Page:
Privacy activists in Utah, freaked out but intrigued by the National Security Agency’s enormous, mysterious data center being built in their backyard, have found a way to get a little closer.

Just adopt the highway next door.

Restore the Fourth Utah, the Salt Lake City-based branch of a nationwide anti-NSA surveillance movement, has discovered that although the new data center is thoroughly fenced off, anyone who volunteers to pick up trash can spend some quality time nearby. And, as a bonus, they get free advertising in the form of a highway sign thanking their organization for their help.

Lucky for them, a two-mile stretch of the nearby Redwood Road was dirty and in need of some TLC.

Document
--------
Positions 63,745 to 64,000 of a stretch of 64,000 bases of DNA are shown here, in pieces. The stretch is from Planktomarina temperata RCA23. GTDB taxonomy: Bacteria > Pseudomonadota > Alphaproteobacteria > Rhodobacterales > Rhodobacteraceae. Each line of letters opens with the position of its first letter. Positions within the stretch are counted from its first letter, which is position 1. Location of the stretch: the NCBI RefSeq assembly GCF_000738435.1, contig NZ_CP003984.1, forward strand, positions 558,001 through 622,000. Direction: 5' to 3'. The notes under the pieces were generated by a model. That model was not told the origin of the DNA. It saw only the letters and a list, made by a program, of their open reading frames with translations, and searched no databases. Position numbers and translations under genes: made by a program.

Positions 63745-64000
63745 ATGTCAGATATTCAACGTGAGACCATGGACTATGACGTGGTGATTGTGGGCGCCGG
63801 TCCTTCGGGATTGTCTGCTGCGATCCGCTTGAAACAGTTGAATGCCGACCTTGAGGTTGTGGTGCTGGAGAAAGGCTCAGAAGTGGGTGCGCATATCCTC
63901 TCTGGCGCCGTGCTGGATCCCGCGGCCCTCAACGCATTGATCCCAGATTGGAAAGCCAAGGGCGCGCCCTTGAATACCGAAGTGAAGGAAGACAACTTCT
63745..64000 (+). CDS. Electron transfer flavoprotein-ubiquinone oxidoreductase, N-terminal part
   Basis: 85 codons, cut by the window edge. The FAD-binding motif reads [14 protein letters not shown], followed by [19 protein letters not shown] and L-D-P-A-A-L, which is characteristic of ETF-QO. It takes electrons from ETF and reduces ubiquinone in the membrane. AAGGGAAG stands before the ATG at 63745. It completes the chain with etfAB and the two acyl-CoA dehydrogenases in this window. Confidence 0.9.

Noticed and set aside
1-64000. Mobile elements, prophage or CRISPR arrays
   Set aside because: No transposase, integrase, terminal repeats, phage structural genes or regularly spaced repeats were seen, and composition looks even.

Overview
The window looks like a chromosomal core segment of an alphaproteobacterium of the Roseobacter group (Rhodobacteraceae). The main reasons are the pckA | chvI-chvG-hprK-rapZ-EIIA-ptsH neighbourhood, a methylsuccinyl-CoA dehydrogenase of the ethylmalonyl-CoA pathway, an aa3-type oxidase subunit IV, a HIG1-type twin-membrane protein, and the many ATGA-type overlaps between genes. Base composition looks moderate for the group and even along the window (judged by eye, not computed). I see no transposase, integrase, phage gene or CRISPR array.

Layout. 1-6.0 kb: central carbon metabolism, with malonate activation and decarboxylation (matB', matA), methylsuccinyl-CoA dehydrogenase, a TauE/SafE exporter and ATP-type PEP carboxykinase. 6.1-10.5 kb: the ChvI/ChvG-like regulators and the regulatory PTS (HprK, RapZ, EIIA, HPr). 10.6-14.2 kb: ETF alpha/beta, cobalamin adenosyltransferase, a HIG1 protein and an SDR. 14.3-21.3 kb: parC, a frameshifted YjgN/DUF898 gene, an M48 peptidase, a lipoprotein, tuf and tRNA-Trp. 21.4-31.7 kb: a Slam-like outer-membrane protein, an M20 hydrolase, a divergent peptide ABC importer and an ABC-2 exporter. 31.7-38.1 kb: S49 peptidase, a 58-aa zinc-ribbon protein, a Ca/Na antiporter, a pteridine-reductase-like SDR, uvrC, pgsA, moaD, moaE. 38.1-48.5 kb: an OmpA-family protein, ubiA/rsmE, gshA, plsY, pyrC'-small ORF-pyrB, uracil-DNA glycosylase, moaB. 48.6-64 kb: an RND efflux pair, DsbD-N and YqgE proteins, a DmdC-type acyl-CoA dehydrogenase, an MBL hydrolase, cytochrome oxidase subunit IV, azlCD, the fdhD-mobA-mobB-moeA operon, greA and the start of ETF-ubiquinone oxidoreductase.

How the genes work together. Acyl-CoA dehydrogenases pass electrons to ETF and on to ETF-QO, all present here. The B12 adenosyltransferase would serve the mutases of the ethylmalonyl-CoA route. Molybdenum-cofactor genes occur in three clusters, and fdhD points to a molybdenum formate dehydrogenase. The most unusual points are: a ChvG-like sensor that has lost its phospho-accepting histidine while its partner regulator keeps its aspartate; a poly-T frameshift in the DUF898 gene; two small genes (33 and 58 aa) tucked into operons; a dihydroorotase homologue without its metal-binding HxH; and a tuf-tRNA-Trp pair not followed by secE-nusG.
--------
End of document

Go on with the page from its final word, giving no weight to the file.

“It’s an opportunity to be right out there three times a year, drawing attention to the facility,” spokesperson Lorina Potter told the Daily Dot.

Exactly what the facility does is still something of a mystery, though it’s widely thought to have something to do with the fact that the NSA keeps a record of many of the United States’ and the world’s phone calls, and has the ability to take a “snapshot” of much of the Internet’s communications for a few days at a time.

On a technical level, the facility has been fraught with troubles, like chronic wiring-related explosions and reported wildly spastic water consumption.

On the Fourth of July, consistent with Restore the Fourth’s initial nationwide protests, the Utah branch of the organization went to the gates of the data center, armed with signs and cameras. As they anticipated, Potter said, “the NSA made us leave.”

The group has scheduled its first highway cleanup day on October 26, in solidarity with privacy advocates from Stop Watching Us who will march on Washington, D.C.

H/T Salt Lake Tribune | Photos via Restore the Fourth Utah/Facebook and Wetsun/Flickr (Remix by Fernando Alfonso III)